SBL, I mean this in the nicest way possible, but you are whistling in the wind if you think you can compel, push, or whatever to get your husband to "try harder" to do the things you think he should be able to do. Not only will you fail, but you very likely will incite an explosive response at some point in time. Alzheimer's is a terrible thing, but the person who has it has very little ability to control anything at all, much less plan and execute anything, or follow someone's instructions. The only person who can adapt inside the Alzheimer household is the caregiver spouse. Regardless of what the Pet Scan shows, the fact is from what you describe your husband has progressive neurodegenerative disease of some type. It don't matter what type, because they all stink. A specific diagnosis might help one or both of your mental or emotionally, but it won't make any real difference on the ground in your life. I truly think you need to get that solidly planted in your mind if you want to have a shot a less terrible journey. The fact your husband seems normal some of the time don't mean nothing. Just my two cents. You and my wife have much in common, and you both could benefit from always keeping in mind what disease you are dealing with. It is a disease. His brain is dying, very slowly, and every day is different day, as are all of the minutes in between. He is and isn't the same person. Good luck, and I really mean that.
Iris L.
Posted: Tuesday, May 31, 2016 11:05 AM
Joined: 12/15/2011
Posts: 18508


It would be beneficial if the patient with MCI/early AD join this board and participate in communication with others like himself.  This board is where we learn what to do for ourselves.  


The PWD needs to know that life is not over just because he has a diagnosis.  He can have many fulfilling years.    We follow Best Practices to help ourselves and to prolong the early stages.   


I have been successful after seven years of Best Practices.  What helps me is not giving in to the depressing and pessimistic future that other people have laid out for me.


Iris L.


BillBRNC
Posted: Tuesday, May 31, 2016 11:46 AM
Joined: 12/2/2015
Posts: 1018


Iris keeps us focused on the important things. How to improve out lives, even though we have this health problem. I think having a safe, comfortable, pleasant and peaceful home environment is the signal most important thing for me. Home is my refuge. The single most important thing to achieving this type of home environment is the relationship between the spouse and PWD, in this case me and my wife. Being on the same page helps a great deal. I've been married for I think 36 years, plus lived in sin for a few years before that, so my wife and I have been together for a long time. Without her help, I would be nowhere good that's for sure.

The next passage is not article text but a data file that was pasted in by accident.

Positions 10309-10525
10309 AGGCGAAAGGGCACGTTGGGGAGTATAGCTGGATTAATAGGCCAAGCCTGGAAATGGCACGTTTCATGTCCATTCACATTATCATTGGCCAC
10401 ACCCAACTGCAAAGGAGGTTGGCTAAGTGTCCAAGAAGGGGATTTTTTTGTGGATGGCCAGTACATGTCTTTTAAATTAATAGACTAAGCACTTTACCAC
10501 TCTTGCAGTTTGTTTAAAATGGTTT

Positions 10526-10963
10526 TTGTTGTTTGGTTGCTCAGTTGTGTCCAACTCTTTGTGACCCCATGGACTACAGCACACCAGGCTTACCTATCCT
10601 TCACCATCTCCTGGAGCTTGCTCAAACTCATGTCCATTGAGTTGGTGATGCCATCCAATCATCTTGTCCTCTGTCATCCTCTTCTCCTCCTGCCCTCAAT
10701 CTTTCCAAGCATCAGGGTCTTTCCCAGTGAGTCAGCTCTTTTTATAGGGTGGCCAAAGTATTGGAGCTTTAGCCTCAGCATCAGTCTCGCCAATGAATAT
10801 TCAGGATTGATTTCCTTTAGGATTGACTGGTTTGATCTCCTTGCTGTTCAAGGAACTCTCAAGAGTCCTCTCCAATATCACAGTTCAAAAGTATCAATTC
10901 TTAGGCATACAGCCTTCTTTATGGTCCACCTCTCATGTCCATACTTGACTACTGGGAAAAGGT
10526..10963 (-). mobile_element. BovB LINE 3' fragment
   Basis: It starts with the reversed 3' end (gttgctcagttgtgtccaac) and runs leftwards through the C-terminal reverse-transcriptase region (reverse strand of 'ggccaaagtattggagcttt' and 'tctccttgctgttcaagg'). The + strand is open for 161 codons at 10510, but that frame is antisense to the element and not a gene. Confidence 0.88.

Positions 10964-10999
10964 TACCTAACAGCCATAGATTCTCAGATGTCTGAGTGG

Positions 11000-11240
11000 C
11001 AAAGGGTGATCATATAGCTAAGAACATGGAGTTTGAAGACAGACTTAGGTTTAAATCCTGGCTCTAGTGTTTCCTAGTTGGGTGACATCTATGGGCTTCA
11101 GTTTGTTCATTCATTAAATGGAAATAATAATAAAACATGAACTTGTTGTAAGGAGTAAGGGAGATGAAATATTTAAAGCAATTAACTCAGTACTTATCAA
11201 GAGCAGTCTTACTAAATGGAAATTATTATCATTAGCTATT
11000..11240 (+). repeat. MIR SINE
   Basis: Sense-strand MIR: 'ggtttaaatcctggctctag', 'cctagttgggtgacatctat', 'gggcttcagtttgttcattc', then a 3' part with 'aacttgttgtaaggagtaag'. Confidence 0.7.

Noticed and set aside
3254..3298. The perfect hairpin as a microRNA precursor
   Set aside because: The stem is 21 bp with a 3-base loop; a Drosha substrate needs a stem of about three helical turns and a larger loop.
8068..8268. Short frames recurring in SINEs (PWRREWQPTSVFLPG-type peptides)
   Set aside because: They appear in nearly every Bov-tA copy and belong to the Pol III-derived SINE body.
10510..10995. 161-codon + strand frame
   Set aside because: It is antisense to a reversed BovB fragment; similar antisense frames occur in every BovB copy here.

SBL83
Posted: Tuesday, May 31, 2016 5:19 PM
Joined: 5/15/2016
Posts: 173


Thank you for your responses.  I really do put very few demands on him right now, but I just don't want to jump on the bandwagon, assuming he can't do much of anything, and consequently add to the downward spiral.  Whatever chronic/terminal illness that someone has, a definite diagnosis with valid information on the possibilities of how it will progress is beneficial to that person, their spouse family etc.  I also think it is beneficial for those around a person with any of these degenerative   neurocognitive diseases to maintain a positive attitude and to remind the PWD about what they still can do, and encourage them to stay active and follow these "best practices " you all speak of.  That is really what I am trying to do.  I wish he would get on these boards and read and respond, but for now, he will not.  I love technology.  He does not.  It is also one of the biggest things he has trouble doing.  It is frustrating to him, so I don't push it, but will gently keep urging him to get on the boards and read like I am doing.  

As for the fatigue, the reason I keep trying to ask those of you with a similar diagnosis if this extreme fatigue is part of EOAD or Lewy Body dementia or MCI etc., is because it is so bad, and I want to make sure the doctors have not missed a medical cause for the fatigue.  That being said, I can't believe they would have missed anything, because he has had so many tests the last few months.  I hope the PET scan etc will be the last for a while.  I just hate we have to wait so long.

Anyways, Bill you mention that your home is your refuge where you feel at peace etc.  I feel the same way for my husband and me, and sometimes there is just no place like home.  I have tried to make the back yard very peaceful with plants, shade, a place to stretch out and lay down and decompress.  I have made places inside the home like that for him also.  We have been together almost as long as you and your wife, and have been married almost 33 years.  I am thankful everyday for him.  I'm  trying to get rid of clutter etc. so that " so much stuff" doesn't  add to the confusion in his head.  It's a work in progress , but I'm trying.  Thanks ,as always, for the input!  

SBL


jfkoc
Posted: Tuesday, May 31, 2016 7:21 PM
Joined: 12/4/2011
Posts: 21242


SBL...please I encourage you to join us on the Spouse/Partner forum.

Now re your husband saying he is not depressed...I think it is possible that he is depressed and not recognize it.

I so agree with Bill. Keep on with what seems beneficial and drop the rest like a sack of hot potatoes. To do this you need to listen and watch carefully but it is possible to do this.